[Marxism] re work-needs

michael a. lebowitz mlebowit at sfu.ca
Sat Jul 5 15:40:53 MDT 2008

Dear Fred,
    Firstly, let me suggest that if you feel that important points that 
you've made are going unmentioned on Marxmail, you should indicate 
specifically what they are; a long response to a foolish ephemeral piece 
in Counterpunch has probably introduced many questions that are seen as 
digressions to the central discussion about Cuba's current patterns.
    As for your suggestion that I've talked about the power of a Chinese 
current in Cuba which wants, among other things, to subordinate 
education and healthcare to capitalism, that is a blatant distortion of 
what I've said. On the contrary, I have talked about a tendency which 
seeks the solution to current problems by turning to the market and 
abandoning measures such as the 'libretto' and subsidised distribution 
of electricity. etc. once seen as great victories. That tendency 
precedes the new announcements on wages and it continues to strengthen. 
As for the subjective intentions of those who propose such solutions, I 
am certain that they are just problem-solving; however, as with their 
predecessors in the USSR, Eastern Europe and China, movement in this 
direction (rather than moving toward worker and community democracy) 
develops its own dynamic in which capitalist-type solutions appear more 
and more rational--- a point that I think Che grasped very well. In a 
passage from my article in the current issue of TEMAS, the Cuban journal 
(which I think is proof positive that I by no means that written off the 
possibility that this tendency can be reversed), I wrote:
>             Clearly, worker-management and conscious cooperation in 
> the process of production have enormous potential for building rich 
> human beings, for ensuring the 'all-round development of the 
> individual, and [that] all the springs of co-operative wealth flow 
> more abundantly'. The outcome in Yugoslavia, though, was anticipated 
> by Che in his /Man and Socialism in Cuba/:
> The pipe dream that socialism can be achieved with the help of the 
> dull instruments left to us by capitalism (the commodity as the 
> economic cell, individual material interest as the lever, etc.) can 
> lead into a blind alley. And you wind up there after having travelled 
> a long distance with many crossroads, and it is hard to figure out 
> just where you took the wrong turn (Tablada, 1989: 92).
>             Worker-management took the wrong turn in Yugoslavia 
> because an overwhelming emphasis upon self-interest not only works 
> against the development and deepening of solidarity and against a 
> focus upon the needs of people within society. It also tends toward 
> the disintegration of the common ownership of the means of production 
> and to the undermining of worker-management itself.[1] <#_ftn1>
> ------------------------------------------------------------------------
> [1] <#_ftnref1> Thus, it infects all three sides of what Venezuela's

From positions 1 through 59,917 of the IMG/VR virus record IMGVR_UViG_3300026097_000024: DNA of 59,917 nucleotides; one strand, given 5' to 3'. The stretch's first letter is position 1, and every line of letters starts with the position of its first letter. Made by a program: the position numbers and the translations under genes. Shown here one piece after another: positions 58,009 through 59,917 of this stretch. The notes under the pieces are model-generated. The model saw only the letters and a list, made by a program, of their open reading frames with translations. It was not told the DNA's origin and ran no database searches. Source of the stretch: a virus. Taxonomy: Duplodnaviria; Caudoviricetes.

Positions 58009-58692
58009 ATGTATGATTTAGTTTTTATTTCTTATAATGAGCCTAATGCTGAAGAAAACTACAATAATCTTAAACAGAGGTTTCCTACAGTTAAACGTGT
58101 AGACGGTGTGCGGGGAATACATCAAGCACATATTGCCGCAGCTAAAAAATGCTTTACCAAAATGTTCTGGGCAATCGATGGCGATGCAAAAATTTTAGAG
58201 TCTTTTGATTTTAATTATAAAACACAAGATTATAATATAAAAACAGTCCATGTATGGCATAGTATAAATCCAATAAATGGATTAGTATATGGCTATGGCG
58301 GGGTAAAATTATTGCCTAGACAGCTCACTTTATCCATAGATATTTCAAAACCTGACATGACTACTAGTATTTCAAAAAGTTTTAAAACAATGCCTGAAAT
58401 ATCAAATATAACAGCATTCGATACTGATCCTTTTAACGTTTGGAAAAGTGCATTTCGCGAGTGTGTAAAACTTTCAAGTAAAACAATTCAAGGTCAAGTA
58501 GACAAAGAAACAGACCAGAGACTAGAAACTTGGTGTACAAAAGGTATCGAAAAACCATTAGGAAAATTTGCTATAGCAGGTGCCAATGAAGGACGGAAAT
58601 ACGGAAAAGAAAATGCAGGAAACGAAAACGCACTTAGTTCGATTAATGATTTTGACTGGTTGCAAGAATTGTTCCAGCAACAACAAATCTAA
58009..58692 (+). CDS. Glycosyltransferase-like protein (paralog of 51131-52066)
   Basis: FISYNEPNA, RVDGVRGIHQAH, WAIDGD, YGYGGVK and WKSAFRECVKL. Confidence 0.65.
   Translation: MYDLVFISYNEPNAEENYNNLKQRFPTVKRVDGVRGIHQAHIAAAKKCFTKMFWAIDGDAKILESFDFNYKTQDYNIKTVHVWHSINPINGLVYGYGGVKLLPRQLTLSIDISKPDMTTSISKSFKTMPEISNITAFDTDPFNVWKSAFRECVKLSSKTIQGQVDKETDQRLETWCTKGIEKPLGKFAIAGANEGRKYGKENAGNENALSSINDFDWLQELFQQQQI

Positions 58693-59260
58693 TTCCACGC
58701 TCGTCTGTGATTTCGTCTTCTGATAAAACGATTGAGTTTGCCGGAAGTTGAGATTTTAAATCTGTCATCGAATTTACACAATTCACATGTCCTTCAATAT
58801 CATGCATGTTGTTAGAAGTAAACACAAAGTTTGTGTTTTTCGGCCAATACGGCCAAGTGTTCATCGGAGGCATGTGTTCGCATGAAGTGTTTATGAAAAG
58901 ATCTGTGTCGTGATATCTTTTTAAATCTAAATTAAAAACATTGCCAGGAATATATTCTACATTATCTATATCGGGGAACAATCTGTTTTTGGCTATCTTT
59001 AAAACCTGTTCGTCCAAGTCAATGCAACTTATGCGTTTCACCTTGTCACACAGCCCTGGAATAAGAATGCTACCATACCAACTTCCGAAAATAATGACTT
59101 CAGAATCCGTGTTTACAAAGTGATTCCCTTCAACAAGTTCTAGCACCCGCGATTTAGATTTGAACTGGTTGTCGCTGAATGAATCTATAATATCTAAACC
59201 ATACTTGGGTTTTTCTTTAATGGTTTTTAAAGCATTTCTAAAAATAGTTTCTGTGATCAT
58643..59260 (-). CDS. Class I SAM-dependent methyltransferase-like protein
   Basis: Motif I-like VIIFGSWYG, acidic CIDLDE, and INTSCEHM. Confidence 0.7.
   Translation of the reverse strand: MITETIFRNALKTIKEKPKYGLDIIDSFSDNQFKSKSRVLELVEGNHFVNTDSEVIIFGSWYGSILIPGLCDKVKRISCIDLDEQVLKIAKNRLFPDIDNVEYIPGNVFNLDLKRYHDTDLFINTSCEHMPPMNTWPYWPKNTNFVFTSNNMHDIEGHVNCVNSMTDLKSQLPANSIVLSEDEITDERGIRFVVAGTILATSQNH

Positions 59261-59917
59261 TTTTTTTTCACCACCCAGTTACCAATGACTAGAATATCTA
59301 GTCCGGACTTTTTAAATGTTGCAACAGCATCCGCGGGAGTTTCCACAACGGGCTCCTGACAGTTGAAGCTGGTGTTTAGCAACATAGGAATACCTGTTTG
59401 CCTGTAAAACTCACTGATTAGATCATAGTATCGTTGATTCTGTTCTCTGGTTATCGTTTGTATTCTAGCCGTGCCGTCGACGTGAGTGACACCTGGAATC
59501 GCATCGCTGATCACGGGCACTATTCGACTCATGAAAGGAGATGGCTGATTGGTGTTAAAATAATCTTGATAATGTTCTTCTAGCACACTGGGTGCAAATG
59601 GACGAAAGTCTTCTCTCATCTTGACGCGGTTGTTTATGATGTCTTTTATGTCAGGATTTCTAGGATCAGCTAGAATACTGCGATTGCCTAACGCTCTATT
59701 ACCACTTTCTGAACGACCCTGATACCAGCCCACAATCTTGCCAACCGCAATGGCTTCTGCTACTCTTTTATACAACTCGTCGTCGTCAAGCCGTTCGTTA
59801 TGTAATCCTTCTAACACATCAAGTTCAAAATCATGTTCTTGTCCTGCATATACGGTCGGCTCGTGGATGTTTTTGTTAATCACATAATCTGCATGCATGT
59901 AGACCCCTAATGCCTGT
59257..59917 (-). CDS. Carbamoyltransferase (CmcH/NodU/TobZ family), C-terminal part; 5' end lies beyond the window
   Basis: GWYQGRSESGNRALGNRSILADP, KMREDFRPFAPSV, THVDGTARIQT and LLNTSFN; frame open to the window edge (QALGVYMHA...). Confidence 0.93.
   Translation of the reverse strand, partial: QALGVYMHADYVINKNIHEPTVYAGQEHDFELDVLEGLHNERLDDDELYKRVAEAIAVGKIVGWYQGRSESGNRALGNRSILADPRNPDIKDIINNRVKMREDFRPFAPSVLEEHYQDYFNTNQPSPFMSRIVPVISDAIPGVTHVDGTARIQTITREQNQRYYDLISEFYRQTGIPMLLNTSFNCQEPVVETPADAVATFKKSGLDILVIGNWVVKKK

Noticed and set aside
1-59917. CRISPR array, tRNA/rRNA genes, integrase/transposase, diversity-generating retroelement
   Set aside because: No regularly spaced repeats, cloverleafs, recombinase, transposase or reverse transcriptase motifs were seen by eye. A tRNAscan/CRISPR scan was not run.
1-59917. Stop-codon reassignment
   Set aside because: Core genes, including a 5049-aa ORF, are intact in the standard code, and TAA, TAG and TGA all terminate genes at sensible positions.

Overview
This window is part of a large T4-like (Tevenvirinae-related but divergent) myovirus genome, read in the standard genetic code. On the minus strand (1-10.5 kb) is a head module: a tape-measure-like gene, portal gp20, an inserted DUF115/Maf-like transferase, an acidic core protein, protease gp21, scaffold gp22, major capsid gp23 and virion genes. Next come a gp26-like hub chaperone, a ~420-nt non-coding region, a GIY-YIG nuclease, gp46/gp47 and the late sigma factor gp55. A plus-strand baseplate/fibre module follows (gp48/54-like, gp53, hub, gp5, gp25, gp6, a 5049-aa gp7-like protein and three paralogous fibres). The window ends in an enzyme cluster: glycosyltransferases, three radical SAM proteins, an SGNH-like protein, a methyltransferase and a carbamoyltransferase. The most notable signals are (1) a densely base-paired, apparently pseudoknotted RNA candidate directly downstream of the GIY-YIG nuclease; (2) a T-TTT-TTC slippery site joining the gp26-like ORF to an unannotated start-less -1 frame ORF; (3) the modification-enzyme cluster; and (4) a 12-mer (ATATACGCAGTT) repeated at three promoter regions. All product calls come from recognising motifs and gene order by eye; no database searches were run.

> President Hugo Chavez ('Alo Presidente' #264, 28 January 2007) has 
> called the 'elementary triangle' of socialism: (1)social property with 
> (2) social production for (3) social needs. See the discussion in 
> Michael A. Lebowitz, /El Socialismo no cae //del// cielo: un nuevo 
> comienzo/ (Caracas: Monte Avila, 2007): 7-15.
    best wishes,
ps. you really should visit Cuba.

On 05/07/2008 3:50 PM, Fred Feldman wrote:
> Dear Michael,
> I think if the debate on the Cuba wage incentive, and its 
> relationship, or lack of same, to the restoration of capitalism there, 
> really should take account, be it with respect or contempt, agreement 
> or disagreement, of this article which I submitted to the list more 
> than a week ago.
> I am attaching it for your and everybody else's convenience.
> It has been published by LINKS but, of course, not by Counterpunch, 
> which is basically a radical bourgeois magazine, good for what its 
> good for but that's all. Nor has MRZine touched it. And although the 
> list is still debating the wage incentive, the points I make go 
> unmentioned.
> But such is life.
> At any rate, if you comment on this, I hope you will include whatever 
> new evidence you have found about the power of the "Chinese Current" 
> in Cuba, who supposedly advocate generalized privatization of industry 
> and agriculture (that includes making land and housing into markets) 
> and the subordination of education and medical care, China-style, to 
> capital accumulation.
> I am seriously, sincerely interested in knowing whether the Cuban CP 
> contains,  or the clear domination of, a powerful "Chinese current" 
> which is responsible for current policies. I would not hesitate to 
> join with you in opposing such a perspective, short of anything that 
> threatened, on whatever grounds, the hard-won independence of the 
> Cuban state.
> Soldarity!
> Fred Feldman

Michael A. Lebowitz
Professor Emeritus
Economics Department
Simon Fraser University
Burnaby, B.C., Canada V5A 1S6

Director, Programme in 'Transformative Practice and Human Development'
Centro Internacional Miranda, P.H.
Residencias Anauco Suites, Parque Central, final Av. Bolivar
Caracas, Venezuela
fax: 0212 5768274/0212 5777231
mlebowit at sfu.ca

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